Holiday season poses possible risks
Methow Valley schools were the first in the county — and among the first in the state — to bring students into the classroom after months of shutdown during the COVID pandemic.
The school year started in such unfamiliar territory that people were understandably nervous about COVID, but rigorous precautions and small class sizes helped everyone feel comfortable, Methow Valley School District Nurse Adriana Vanbianchi said. “The happiness and joy — to be back together — felt palpable among teachers and students,” she said.
But Vanbianchi is concerned that in-person learning could be jeopardized if people let down their guard as we go into colder weather and the holiday season — and as cases break daily records across the country. COVID infections are rising across the state and “time is running out to reverse course and flatten the curve,” the state Department of Health (DOH) said in an “urgent” news briefing on Tuesday (Nov. 10).
The school has been following a meticulous approach to prevent COVID per DOH guidelines. Everyone in the school community must do a daily health screening for COVID symptoms such as sore throat, runny nose, or headache before coming to school.
The DOH guidelines dictate when someone should get a test or quarantine, and when to have students in a particular class learn remotely until a possible risk has passed. The strict precautions regarding symptoms have meant that both students and staff in the Methow have had to quarantine or show a negative COVID test before returning to school, Vanbianchi said.
If someone does get sick, the district has a plan to immediately isolate and contain an infection. To date, there have been no COVID cases among students or staff, Vanbianchi said.
The ventilation systems have been upgraded and there are air purifiers in every room. Windows stay open, even in cold and snow
Vanbianchi has been pleased to see how well even the youngest students are doing in following mandatory mask requirements.
“If we want our schools to stay open, there’s only so much mitigation the school can do. It’s up to the community to follow the guidelines put forth by the health department.”
– Methow Valley School District Nurse Adriana Vanbianchi
In addition, staff members are screened for COVID every two weeks, which provides data that can be extrapolated to the overall school community, Vanbianchi said.
Students who chose the hybrid model attend two days a week. Others are still doing entirely remote learning.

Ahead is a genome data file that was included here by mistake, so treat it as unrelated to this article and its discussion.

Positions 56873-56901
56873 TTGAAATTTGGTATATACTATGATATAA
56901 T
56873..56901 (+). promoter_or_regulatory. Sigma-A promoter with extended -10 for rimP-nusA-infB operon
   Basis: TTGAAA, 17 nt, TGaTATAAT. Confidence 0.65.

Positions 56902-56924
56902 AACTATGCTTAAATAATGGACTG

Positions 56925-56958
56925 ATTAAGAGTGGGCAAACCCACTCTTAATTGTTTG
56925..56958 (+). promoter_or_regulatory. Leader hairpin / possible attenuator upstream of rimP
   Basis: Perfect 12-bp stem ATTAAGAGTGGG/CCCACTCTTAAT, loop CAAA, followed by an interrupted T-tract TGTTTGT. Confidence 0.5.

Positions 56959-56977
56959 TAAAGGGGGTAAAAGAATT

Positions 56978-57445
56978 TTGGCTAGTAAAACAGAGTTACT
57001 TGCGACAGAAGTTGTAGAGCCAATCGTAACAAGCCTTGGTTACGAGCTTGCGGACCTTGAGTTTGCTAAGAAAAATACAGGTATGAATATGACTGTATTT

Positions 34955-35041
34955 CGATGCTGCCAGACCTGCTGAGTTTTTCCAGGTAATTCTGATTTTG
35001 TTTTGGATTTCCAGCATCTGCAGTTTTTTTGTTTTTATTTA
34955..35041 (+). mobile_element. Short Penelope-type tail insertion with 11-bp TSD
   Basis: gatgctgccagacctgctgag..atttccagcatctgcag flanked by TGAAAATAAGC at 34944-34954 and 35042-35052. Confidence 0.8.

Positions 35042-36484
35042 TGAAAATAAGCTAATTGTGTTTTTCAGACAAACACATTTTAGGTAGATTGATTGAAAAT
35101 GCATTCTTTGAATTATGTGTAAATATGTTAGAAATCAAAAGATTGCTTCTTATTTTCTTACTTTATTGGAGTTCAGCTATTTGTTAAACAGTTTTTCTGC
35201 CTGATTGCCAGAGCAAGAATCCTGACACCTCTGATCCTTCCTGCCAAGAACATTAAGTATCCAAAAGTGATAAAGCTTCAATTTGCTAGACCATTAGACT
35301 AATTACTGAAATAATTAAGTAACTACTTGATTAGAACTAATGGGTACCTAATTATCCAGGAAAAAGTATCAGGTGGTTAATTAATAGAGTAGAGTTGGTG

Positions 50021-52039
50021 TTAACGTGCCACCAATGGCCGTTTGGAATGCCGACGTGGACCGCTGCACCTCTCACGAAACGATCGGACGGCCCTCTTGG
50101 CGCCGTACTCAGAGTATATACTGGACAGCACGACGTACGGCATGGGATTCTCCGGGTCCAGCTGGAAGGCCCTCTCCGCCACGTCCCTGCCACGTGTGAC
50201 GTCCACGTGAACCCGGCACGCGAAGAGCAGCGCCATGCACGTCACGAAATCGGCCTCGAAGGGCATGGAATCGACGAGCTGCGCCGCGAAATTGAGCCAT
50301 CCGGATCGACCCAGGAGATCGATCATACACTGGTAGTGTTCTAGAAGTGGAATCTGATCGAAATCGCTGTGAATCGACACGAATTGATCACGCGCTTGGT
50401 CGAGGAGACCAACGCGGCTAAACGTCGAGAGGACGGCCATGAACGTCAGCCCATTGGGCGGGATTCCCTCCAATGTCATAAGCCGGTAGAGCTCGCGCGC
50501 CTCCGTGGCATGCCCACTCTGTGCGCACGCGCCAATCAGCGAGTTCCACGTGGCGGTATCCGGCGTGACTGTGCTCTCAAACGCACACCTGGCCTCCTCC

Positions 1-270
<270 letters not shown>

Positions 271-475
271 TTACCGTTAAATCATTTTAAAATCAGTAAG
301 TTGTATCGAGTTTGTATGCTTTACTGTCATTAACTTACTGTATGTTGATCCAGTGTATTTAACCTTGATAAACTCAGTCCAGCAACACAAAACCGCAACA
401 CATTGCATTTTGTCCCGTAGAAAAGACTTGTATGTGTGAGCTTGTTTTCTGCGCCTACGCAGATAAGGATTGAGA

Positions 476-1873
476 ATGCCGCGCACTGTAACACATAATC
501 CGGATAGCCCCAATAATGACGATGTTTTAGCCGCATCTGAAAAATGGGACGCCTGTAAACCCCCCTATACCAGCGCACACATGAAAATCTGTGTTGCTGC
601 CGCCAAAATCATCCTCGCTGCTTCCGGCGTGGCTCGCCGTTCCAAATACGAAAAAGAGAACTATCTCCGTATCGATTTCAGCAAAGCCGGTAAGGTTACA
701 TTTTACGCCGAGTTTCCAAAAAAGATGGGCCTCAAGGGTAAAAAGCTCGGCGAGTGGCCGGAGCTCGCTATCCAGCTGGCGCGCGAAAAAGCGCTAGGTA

“There’s a lot of communication between parents, teachers, the clinic — it’s a lot of trust,” she said.
Despite these successes, Vanbianchi is nervous. “I feel like I’m going down a river, a little out of control. It feels like there are rapids up ahead,” she said. To Vanbianchi, those rapids represent cold and flu season and the upcoming holidays, with their traditional get-togethers and travel.
Worried county and state health public health officials are asking everyone to stay home and not give into the temptation to gather with friends and family outside their household for Thanksgiving and the winter holidays.
“We’re in a really good place, and we want to stay there,” said Jim Wallace, chief health officer for Family Health Centers. This summer, when cases were surging elsewhere in the county, people in the Methow did a good job of social distancing and masking — and kept infections low, he said.
The school district is proposing additional steps to protect the school community during the holiday season and after school breaks. If a student or immediate family members travel or attend large gatherings, the district suggests those students attend school remotely for the first week after the return from break.
To continue in-person school, everyone has to be extra-cautious, Wallace said. That becomes harder in the winter –and harder still around holidays — because people are accustomed to getting together, indoors, with friends and family, he said. Moreover, it can be easy to let your guard down when you’re with family or close friends, DOH said.
“If we want our schools to stay open, there’s only so much mitigation the school can do. It’s up to the community to follow the guidelines put forth by the health department,” Vanbianchi said.
If COVID cases spike in the Methow, there’s a risk that schools and businesses will have to close. That could also have repercussions for the tourist economy, Wallace said.
Some people think testing will protect them and their loved ones, but testing captures just a point in time, Vanbianchi said. Since the coronavirus can incubate for 14 days, there’s still a chance someone will become contagious over the course of a holiday visit. If people plan to travel to see family, what they really need to do to ensure they’re not infectious is quarantine for 14 days — both before and after a visit, she said.
The school district and public health officials are also proposing safer ways to observe the holidays, such as “remote” potlucks, where people drop off a dish with friends and then gathering via video chat, or getting together outdoors around a bonfire.
“We firmly believe that the successful reopening of our schools for in-person instruction, learning pods, clubs, activities, and athletics has been a product of our community’s careful planning, preparation, and implementation of the recommended strategies,” the district said in the proposed guidelines.
“It’s a big sacrifice for us all. I miss my mom and dad,” Vanbianchi said. “It takes a community to open the schools — and to keep them open.”